After sliding the flange on the pipe, the distance inside the flange between the end of pipe and the flange face should be: Wall thickness of pipe + 3 mm (1/64 inch). This space is necessary to prevent damage to flange face during the welding process.
Details of Slip On flange
1. Slip On flange 2. Filled weld outside 3. Filled weld inside 4. Pipe
Socket Weld flange
Socket Weld flanges were initially developed for use on small-size high pressure piping. Their static strength is equal to Slip On flanges, but their fatigue strength 50% greater than Slip On flanges.
The connection with the pipe is done with one fillet weld at the outside of the flange. But before welding, a space must be created between flange and the end pipe.
ASME B31.1 1998 127.3 Preparation for Welding (E) Socket Weld Assembly says:
In assembly of the joint before welding, the pipe or tube shall be inserted into the socket to the maximum depth and then withdrawn approximately 1/16" (1.6 mm) away from contact between the end of the pipe and the shoulder of the socket.
The purpose for this bottoming clearance in a Socket Weld is to reduce the residual stress at the root of the weld that could occur during solidification of the weld metal. The image shows you the X measure for the expansion gap.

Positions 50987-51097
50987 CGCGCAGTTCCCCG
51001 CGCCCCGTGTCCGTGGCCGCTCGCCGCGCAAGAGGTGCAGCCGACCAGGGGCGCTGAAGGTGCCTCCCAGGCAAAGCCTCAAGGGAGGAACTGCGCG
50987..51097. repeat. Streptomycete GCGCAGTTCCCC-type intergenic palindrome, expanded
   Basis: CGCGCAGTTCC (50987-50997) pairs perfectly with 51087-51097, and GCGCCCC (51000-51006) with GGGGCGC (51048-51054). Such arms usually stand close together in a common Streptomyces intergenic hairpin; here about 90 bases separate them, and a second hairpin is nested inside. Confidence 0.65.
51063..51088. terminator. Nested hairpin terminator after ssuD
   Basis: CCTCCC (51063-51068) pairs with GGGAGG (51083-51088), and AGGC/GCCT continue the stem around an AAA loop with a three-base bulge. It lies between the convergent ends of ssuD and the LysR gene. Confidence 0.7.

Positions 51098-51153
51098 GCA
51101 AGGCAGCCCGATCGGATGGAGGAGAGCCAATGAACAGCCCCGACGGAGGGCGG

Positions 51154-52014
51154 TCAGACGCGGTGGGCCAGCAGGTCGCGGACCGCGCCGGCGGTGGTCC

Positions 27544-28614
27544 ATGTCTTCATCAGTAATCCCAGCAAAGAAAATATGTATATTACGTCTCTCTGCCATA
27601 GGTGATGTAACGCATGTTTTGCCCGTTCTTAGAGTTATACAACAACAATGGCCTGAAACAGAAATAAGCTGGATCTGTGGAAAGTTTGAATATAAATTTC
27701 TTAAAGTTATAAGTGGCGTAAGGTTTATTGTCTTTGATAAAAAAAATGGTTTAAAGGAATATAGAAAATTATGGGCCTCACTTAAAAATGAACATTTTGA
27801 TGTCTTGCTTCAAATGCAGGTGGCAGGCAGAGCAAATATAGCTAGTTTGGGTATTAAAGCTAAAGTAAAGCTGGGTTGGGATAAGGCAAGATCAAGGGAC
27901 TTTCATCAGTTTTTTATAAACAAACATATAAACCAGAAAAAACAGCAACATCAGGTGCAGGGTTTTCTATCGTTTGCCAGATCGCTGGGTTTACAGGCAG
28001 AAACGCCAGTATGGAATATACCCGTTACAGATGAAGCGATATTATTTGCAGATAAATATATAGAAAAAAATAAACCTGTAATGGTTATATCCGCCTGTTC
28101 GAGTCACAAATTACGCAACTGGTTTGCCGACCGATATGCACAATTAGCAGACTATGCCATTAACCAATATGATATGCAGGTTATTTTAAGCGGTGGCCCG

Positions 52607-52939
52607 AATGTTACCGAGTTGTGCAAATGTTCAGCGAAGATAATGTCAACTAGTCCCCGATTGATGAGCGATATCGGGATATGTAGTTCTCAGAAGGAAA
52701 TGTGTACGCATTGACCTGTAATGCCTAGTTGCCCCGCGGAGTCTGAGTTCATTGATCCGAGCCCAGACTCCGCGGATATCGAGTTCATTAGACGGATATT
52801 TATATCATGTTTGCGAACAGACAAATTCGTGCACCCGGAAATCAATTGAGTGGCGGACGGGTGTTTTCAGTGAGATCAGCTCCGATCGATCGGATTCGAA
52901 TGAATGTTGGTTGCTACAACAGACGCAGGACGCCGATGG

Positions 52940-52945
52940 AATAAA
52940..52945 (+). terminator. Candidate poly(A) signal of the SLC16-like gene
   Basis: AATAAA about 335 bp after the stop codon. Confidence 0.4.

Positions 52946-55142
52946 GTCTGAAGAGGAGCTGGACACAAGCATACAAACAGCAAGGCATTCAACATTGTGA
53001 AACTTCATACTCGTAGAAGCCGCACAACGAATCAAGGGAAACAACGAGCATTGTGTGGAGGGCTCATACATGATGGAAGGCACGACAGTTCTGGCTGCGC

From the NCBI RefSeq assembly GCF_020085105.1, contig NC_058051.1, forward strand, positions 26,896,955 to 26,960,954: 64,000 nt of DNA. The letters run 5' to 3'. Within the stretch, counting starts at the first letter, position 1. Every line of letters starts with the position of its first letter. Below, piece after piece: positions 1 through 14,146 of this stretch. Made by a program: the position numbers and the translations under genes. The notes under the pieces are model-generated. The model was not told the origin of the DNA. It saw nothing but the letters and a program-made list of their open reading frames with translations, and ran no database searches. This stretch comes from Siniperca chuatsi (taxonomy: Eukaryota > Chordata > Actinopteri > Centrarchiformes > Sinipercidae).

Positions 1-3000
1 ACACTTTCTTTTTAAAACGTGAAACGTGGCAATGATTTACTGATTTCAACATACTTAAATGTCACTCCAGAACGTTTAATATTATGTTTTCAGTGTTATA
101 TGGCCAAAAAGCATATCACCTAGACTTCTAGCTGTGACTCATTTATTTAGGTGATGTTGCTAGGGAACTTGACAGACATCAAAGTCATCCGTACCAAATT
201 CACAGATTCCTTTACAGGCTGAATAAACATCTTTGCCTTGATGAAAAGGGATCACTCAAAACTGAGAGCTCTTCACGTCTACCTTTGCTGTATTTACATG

The disadvantage of this flange is due to this gap. In piping system using mainly stainless steel pipe and corrosive products, the crack between pipe and flange can give corrosion problems.
Details of Socket Weld Flange
1. Socket Weld flange 2. Filled weld 3. Pipe X = Expansion gap
Lap Joint flange
Lap Joint Flanges have all the same common dimensions as any other flange named on this website however it does not have a raised face. Lap Joint Flanges are used in conjunction with "Lap Joint Stub Ends". These flanges are nearly identical to Slip On flanges with the exception of the radius at the intersection of the flange face and the bore in order to accommodate the flanged portion of the Stub End. Their pressure-holding ability is little, if any, better than that of Slip On flanges and the fatigue life for the assembly is only one tenth that of Welding Neck flanges. Lap Joint Flanges may be used at all pressures and are available in a full size range. These flanges slip over the pipe, and are not welded or otherwise fastened to it. Bolting pressure is transmitted to the gasket by the pressure of the flange against the back of the pipe lap (Stub End).